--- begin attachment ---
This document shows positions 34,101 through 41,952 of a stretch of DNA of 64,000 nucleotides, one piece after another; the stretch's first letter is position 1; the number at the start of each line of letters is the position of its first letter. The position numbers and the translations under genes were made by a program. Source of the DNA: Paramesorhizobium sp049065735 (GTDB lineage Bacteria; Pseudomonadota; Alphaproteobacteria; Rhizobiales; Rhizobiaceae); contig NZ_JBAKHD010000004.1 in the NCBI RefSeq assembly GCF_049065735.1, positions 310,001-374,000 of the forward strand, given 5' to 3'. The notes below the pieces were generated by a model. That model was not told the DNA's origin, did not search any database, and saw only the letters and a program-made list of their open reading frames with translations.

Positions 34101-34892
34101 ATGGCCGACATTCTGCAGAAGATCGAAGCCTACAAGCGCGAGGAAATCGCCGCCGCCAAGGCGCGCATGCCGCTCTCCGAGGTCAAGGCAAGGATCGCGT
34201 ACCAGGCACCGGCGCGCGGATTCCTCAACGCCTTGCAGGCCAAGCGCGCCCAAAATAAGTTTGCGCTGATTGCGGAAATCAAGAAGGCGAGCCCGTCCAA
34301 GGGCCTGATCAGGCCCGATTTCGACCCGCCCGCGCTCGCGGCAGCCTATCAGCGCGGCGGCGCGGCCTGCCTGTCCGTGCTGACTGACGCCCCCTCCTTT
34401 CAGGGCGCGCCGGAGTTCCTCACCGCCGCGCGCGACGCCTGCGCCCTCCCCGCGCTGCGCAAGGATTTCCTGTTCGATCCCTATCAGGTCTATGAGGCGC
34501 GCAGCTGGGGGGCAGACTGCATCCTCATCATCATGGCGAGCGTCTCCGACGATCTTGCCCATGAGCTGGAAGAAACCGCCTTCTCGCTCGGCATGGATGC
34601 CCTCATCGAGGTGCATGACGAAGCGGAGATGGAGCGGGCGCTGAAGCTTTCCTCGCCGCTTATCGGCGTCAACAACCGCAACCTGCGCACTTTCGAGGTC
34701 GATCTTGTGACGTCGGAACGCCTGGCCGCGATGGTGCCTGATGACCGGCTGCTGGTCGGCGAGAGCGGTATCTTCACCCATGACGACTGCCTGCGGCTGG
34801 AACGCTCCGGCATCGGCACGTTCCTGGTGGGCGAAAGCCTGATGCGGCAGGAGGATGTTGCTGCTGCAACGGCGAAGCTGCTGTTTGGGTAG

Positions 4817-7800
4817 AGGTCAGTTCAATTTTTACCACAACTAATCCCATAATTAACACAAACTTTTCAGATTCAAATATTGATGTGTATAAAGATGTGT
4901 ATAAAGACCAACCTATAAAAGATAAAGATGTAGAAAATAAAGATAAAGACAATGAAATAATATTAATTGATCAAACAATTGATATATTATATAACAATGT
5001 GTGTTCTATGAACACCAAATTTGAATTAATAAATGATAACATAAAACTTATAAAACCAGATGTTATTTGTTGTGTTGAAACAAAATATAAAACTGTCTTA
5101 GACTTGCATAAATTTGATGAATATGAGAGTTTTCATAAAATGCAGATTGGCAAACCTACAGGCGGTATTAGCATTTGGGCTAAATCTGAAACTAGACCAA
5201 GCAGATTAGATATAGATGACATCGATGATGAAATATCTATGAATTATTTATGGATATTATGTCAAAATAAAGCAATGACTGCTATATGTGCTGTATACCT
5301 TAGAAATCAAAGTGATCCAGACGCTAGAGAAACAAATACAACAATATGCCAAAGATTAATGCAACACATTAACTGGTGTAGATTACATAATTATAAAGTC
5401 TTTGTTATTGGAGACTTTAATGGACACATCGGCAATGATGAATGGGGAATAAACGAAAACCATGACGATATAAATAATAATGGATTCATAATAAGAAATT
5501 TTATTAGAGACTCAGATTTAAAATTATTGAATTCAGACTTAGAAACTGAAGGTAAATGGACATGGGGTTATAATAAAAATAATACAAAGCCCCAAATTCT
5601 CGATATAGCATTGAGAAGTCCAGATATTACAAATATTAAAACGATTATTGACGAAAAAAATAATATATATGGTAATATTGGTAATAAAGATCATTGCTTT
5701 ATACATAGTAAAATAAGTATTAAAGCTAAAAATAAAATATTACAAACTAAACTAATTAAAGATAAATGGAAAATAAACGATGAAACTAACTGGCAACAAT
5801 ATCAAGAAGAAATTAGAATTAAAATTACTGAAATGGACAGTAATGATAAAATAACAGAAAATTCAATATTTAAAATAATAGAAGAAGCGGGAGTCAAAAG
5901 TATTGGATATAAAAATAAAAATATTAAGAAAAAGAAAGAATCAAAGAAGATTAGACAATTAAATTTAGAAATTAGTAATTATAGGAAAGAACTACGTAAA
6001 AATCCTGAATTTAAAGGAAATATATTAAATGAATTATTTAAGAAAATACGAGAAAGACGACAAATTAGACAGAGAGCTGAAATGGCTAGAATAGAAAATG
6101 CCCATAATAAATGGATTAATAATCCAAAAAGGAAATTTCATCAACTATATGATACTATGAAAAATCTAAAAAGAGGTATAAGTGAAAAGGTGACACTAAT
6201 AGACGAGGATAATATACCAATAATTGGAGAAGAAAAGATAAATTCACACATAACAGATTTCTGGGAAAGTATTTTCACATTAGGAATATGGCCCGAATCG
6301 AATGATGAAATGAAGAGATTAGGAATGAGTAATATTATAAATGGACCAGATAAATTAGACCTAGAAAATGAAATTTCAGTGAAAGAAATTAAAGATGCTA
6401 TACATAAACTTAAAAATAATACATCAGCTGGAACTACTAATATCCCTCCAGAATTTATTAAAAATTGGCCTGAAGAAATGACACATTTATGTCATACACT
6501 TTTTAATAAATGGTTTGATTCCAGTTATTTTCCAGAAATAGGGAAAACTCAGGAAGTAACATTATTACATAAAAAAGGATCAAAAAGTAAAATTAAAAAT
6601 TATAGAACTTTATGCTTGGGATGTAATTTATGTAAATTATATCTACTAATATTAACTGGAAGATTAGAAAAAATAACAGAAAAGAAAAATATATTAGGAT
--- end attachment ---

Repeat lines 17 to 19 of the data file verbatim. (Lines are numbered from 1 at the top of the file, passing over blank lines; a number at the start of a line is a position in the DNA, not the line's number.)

5301 TAGAAATCAAAGTGATCCAGACGCTAGAGAAACAAATACAACAATATGCCAAAGATTAATGCAACACATTAACTGGTGTAGATTACATAATTATAAAGTC
5401 TTTGTTATTGGAGACTTTAATGGACACATCGGCAATGATGAATGGGGAATAAACGAAAACCATGACGATATAAATAATAATGGATTCATAATAAGAAATT
5501 TTATTAGAGACTCAGATTTAAAATTATTGAATTCAGACTTAGAAACTGAAGGTAAATGGACATGGGGTTATAATAAAAATAATACAAAGCCCCAAATTCT